Sunday, February 04, 2007

Pinang to Kota Baru, 1st - 2nd Feb, 2007

Took a very quick trip to Kota Baru, capital city of Kelantan, last week on a business trip, but managed to squeeze a few birds in en route!

First off was the Bat Hawk tree. The pair has been in residence for at least 5 years, according to a local man we spoke to. They have recently begun incubating their second clutch of eggs in the last six months; they raised a single juvenile late last year.

When we arrived in the late afternoon, the wingtip of one bird was just visible in the nest, while the other bird roosted quietly in the same tree.

Also nearby were a flock of Fork-tailed Swifts of the race cooki or kanoi, with their barely visible white rump patch.

A quick snack break at the Banding Island Resort provided distant views of this Grey-breasted Spiderhunter.

One more stop was to watch the sun set over Tasik Pergau, one of the lesser known lakes in the north of the Peninsula.

We stayed at a resort called Pasir Belanda, just outside the city, and it's a place we'd recommend highly! Full details can be found here.

We stayed in a beautifully-crafted chalet built in traditional style, and enjoyed our breakfast overlooking the river in amazingly cool and breezy surroundings.

A view of our chalet by night.

Having breakfast overlooking the river.

The river was rapidly being clogged by invasive water hyacinth, but it proved attractive for waterbirds, and we saw Yellow and Cinnamon Bitterns and Slaty-breasted Rails as we ate breakfast, as well as commoner waterbirds.

This water buffalo seemed to have put its horns on the wrong way round (and you might want to count its legs)!

This Green-billed Malkoha was another interruption to our late breakfast.

A view upriver...

...And across to the far bank. We weren't sure what animal this tree was trying to be - a rabbit, or a giraffe with an Elvis quiff were two suggestions!

This Clouded or Bengal Monitor (Varanus bengalensis) was a nice alternative to the commoner Water Monitor. It can be distinguished by the crescent-shaped nostril about midway between the snout and the eye.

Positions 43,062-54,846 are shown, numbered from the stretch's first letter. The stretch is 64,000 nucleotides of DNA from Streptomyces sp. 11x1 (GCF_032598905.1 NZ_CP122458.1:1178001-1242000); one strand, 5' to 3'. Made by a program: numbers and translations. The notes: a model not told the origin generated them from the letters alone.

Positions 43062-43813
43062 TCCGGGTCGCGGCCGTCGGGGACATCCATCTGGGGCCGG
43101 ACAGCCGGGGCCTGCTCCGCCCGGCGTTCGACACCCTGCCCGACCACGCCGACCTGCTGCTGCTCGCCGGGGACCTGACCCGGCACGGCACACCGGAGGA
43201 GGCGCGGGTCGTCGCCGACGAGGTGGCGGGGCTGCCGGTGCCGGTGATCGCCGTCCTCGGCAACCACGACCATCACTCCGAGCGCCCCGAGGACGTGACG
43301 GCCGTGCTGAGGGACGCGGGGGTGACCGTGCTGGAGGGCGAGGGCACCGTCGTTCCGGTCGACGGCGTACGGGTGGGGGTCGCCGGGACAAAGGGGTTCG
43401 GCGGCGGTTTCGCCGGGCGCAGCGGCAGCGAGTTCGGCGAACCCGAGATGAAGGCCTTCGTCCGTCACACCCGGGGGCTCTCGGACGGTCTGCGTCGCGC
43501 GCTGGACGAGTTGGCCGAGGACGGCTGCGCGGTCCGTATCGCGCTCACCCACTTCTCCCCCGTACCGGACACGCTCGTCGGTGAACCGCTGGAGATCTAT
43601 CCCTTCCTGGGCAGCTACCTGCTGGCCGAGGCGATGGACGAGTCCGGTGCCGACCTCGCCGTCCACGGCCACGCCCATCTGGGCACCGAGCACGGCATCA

Flocks of White-rumped Munias constantly patrolled the patches of long grass in the river.

I tried to take a picture of a Collared Kingfisher in a frangipani tree at dawn. The flash didn't fire, but I still quite like the result! (you may need to click on the picture to enlarge it if it's too dark on your screen).

And here's a frangipani flower taken at the same time.

On our way home we stopped to take a picture of this amazing advertisement, with slogan: "Avoid tiger attacks! - make sure that your orchard is always clear of undergrowth."

A view north into Thailand from the top of the Titiwangsa Range.

We reached the Bat Hawks at about 5.30pm. At just before 6, the bird on guard duty began calling the to incubating bird.

The incubating bird flew from the nest and joined its mate.

The first bird then flew off and out of sight for about 5 minutes...

...before returning to the nest carrying a small stick.

It then settled down to take its turn incubating the eggs. The bird which had just come off the eggs settled down to snooze, and had not moved by the time we left at 6.45pm.

A flock of swifts descended above us as dusk fell. More pictures of 'cooki' or 'kanoi' race Fork-tailed Swifts.

1 comment:

Anonymous said...

I found your blog accidentally while I was searching some photos of the Fraser's Hill for my project. And I was very impressed by your bird knowledge as well as your admirable photos.
I am studying Design in PJ, Malaysia and we're going to do posters about the beautiful nature, especially in Malaysia.
Since your work is really nice, I would like to use your photos as inspiration, surely more than a source, and of course with your permisson.
Please let me know if you don't mind. Thank you!
This is my email: